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An explorative epigenome-wide association study of plasma renin and aldosterone concentration in a Ghanaian population: the RODAM study



The epigenetic regulation of the renin–angiotensin–aldosterone system (RAAS) potentially plays a role in the pathophysiology underlying the high burden of hypertension in sub-Saharan Africans (SSA). Here we report the first epigenome-wide association study (EWAS) of plasma renin and aldosterone concentrations and the aldosterone-to-renin ratio (ARR).


Epigenome-wide DNA methylation was measured using the Illumina 450K array on whole blood samples of 68 Ghanaians. Differentially methylated positions (DMPs) were assessed for plasma renin concentration, aldosterone, and ARR using linear regression models adjusted for age, sex, body mass index, diabetes mellitus, hypertension, and technical covariates. Additionally, we extracted methylation loci previously associated with hypertension, kidney function, or that were annotated to RAAS-related genes and associated these with renin and aldosterone concentration.


We identified one DMP for renin, ten DMPs for aldosterone, and one DMP associated with ARR. Top DMPs were annotated to the PTPRN2, SKIL, and KCNT1 genes, which have been reported in relation to cardiometabolic risk factors, atherosclerosis, and sodium-potassium handling. Moreover, EWAS loci previously associated with hypertension, kidney function, or RAAS-related genes were also associated with renin, aldosterone, and ARR.


In this first EWAS on RAAS hormones, we identified DMPs associated with renin, aldosterone, and ARR in a SSA population. These findings are a first step in understanding the role of DNA methylation in regulation of the RAAS in general and in a SSA population specifically. Replication and translational studies are needed to establish the role of these DMPs in the hypertension burden in SSA populations.


Sub-Saharan African (SSA) origin populations face a higher burden of hypertension compared with other ethnic groups [1], and African migrants in Europe have a much higher prevalence of hypertension than their non-migrating counterparts in Africa [2]. Salt sensitivity (SS) is one of the best studied pathophysiological mechanisms to explain the high prevalence of hypertension among SSA origin populations [3]. SS refers to an increase in blood pressure upon salt intake and relates to excessive sodium and water retention by the kidneys, and suppression of the renin-angiotensin-aldosterone system (RAAS) [4], a physiological system regulating circulating blood volume and blood pressure [5]. West African descent populations have higher prevalence of salt-sensitive hypertension [6], with a profile of suppressed renin, accompanied by an increased aldosterone-to-renin ratio [7]. SS is affected by multiple factors including genetics [8], and phenotypical aspects such as age, obesity, insulin resistance, and hypertension [9]. However, key underlying determinants and exact molecular mechanisms of SS among SSA populations still need to be elucidated. In this light, studying epigenetic modifications in relation to RAAS can be of interest. ‘Epigenetics’ refers to changes in readability and transcription of the genome, without alterations to the DNA sequence itself [10]. Epigenetic modifications, of which DNA methylation is the most widely studied epigenetic feature, are influenced by both genetic and environmental factors. Several studies have identified differentially methylated positions (DMPs) located in RAAS-related genes to be associated with hypertension [11, 12], including the AGT, AGTR1, ACE, NOS3, and SCNN1A genes [5, 13]. However, none of these studies have examined the association between epigenome-wide DNA methylation and concentration of RAAS hormones. Moreover, studies that identified RAAS-related genes were mainly conducted in European and African American populations, whereas these groups differ from SSA based populations in terms of genetics and environment. Therefore, the aim of this proof-of-principle study was to assess the association between DNA methylation and plasma renin and aldosterone concentrations, and aldosterone-to-renin ratio (ARR) in Ghanaians.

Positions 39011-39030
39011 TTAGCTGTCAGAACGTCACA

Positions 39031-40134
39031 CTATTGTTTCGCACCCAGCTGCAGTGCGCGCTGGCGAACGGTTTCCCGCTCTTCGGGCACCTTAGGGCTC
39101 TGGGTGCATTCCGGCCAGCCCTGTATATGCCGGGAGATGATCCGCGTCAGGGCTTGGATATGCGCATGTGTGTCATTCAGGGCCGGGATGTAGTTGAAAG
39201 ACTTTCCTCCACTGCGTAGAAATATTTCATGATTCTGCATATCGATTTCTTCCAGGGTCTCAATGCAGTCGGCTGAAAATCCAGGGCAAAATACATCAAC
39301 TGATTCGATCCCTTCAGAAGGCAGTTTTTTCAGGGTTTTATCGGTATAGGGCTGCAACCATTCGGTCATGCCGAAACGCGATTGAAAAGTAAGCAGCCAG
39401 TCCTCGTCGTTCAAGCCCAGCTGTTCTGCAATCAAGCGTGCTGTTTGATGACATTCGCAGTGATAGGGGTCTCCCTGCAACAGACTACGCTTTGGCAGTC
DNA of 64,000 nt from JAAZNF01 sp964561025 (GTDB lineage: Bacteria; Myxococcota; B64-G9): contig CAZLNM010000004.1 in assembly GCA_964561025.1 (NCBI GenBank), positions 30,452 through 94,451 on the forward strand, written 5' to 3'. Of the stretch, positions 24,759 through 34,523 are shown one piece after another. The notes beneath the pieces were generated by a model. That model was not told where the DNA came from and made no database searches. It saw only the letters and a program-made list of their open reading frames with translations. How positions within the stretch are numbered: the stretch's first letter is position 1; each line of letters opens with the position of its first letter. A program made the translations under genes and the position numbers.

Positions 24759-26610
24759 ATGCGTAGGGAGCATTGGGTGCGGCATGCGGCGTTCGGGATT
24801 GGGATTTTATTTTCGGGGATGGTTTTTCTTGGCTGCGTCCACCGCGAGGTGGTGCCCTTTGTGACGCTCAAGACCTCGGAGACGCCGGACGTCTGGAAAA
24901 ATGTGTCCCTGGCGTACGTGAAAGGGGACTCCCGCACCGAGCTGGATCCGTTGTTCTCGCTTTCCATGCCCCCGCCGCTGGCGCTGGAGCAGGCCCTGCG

Study population and study design

For this study, baseline data of the longitudinal, multicentre Research on Obesity and Diabetes among African Migrants (RODAM) study were used. Details on the RODAM study have been published before [14] and will be briefly described here.